• Title: A gas cloud on its way towards the super-massive black hole in the Galactic Centre
• Authors: S.Gillessen et al.
• First Author’s Institution: Max-Planck-Institut für extraterrestrische Physik (MPE), Germany
Hold on tight, folks — we should be in for an exciting show in the summer of 2013! Remember that tidal disruption event we talked about earlier this year, where a flare-up was witnessed that was interpreted as a star getting just a little too close to a quiescent black hole? Well, here’s our chance to witness something similar, happening in the center of our very own galaxy!
Go watch this 40-second video from ESO/MPE. Seriously, do it. It’s a little slow to load, but it will show you everything I’m about to describe, and it may be one of the coolest astrophysical simulations you’ve ever seen.
Now that you’ve done that, we’ll move on.
It’s believed that a supermassive black hole of 4.31 × 106 M☉ resides in the center of our galaxy. Sagittarius A* (or Sgr A*) doesn’t draw a lot of attention to itself, though — apart from occasional little flares, it generally sits around quiescently at about 1033 erg/s in X-rays (that’s roughly the same as the Sun’s luminosity in all wavelengths).
The approaching cloud
It looks like a meal is on its way for Sgr A*, however. This paper discusses an observation from the Very Large Telescope of the European Space Observatory (located in Chile) of an object of roughly 3 Earth masses that, based on observations starting in 2002, is headed almost directly for Sgr A*.
The authors of this paper have determined that the object is almost certainly a cloud of gas and dust, based on its low temperature (roughly 550 K), simultaneous relatively bright HI and HeI emission, and extended shape (it has a spatially resolved velocity gradient, so it can’t be a solid body all moving at one speed).
So where did this cloud come from … and what is it doing now? The authors speculate that it might have originated within the vicinity of Sgr A* from a massive O or Wolf-Rayet star, which can have powerful winds. The cloud seems to have been launched onto an extremely eccentric (e = 0.94) Keplerian orbit around Sgr A* with a period of 137 ± 11 years. It’s calculated to reach pericenter, the point of closest approach to Sgr A*, in the summer of 2013 — which’ll give us front-row (or whatever row is ~26,000 ly away) seats to what happens then!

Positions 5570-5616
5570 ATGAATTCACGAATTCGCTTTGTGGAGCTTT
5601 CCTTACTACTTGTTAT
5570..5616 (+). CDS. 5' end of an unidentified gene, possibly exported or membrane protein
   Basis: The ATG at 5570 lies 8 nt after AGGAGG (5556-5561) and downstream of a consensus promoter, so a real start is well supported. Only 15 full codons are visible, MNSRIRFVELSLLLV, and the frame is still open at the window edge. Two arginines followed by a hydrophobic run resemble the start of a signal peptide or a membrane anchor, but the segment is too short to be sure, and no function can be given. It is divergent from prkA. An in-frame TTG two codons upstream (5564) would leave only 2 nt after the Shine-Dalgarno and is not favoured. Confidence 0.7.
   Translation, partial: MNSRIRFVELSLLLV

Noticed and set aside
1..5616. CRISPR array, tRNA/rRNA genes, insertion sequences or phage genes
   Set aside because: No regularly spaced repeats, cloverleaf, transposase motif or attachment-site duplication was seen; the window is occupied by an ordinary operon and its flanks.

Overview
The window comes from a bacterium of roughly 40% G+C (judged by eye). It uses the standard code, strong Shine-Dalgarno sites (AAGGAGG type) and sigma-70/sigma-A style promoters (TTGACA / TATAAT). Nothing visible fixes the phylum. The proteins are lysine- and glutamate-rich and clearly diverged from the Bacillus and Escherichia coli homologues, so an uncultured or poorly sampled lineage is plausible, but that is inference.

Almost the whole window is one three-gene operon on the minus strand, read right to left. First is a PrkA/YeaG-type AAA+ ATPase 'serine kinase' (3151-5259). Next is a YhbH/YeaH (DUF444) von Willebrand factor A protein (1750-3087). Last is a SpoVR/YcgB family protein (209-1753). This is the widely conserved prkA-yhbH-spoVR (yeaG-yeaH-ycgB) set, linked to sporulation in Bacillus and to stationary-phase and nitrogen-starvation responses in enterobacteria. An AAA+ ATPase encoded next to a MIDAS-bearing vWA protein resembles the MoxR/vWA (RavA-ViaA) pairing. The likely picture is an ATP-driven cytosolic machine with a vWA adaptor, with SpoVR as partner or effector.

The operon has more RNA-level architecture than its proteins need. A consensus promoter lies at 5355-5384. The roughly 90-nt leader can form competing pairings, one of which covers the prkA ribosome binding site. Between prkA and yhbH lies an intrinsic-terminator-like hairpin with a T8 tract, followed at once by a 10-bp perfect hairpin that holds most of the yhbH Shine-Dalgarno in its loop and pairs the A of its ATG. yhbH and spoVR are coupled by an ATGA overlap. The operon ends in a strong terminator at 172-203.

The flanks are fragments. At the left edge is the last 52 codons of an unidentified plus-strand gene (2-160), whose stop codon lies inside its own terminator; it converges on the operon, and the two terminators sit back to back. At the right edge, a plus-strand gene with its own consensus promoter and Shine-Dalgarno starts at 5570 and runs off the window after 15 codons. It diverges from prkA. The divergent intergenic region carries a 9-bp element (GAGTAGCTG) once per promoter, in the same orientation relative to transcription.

What we think will happen
At pericenter the gas cloud will be only 3100 Schwartzschild radii, or about 36 light hours, away from Sgr A*. We’ve only ever witnessed two objects get closer, and those were stars rather than extended bodies, so they weren’t in danger the way this cloud is! The stronger gravity of a star can hold it together against tidal forces much better than the weak gravity of something like a gas cloud. The hope (and expectation, as seen in the simulation video and both figures in this post) is therefore that the cloud will get tidally disrupted as it passes by Sgr A*. In fact, this has already started to happen: the intrinsic velocity width has more than tripled over the last eight years — so the cloud must already be getting pulled apart by tidal forces.
As the cloud gets closer to Sgr A*, the authors predict via simulations that it will be compressed by collisions with the hot gas in the accretion flow, and further sheared by the black hole’s tidal forces. As it passes by Sgr A*, this process may heat it up enough to emit X-rays. Since the mass of the cloud is larger than the mass of hot gas normally available in the innermost region around Sgr A*, bits of this cloud falling in could plausibly dominate the accretion near the event horizon and might release up to around 1048 ergs over the next decade.
I said we’re hoping the cloud will get ripped apart and fall into the black hole; let me be more clear. It’s not just that we like watching destruction (though, let’s be honest, that’s fun) — but this cloud’s disruption and accretion onto Sgr A* would provide one of the best probes yet of the physical conditions in the accretion zone around a black hole. Since we have an unusually good knowledge of the mass available for accretion, we’d be able to place stringent constraints on the physics of black-hole accretion after observing this event.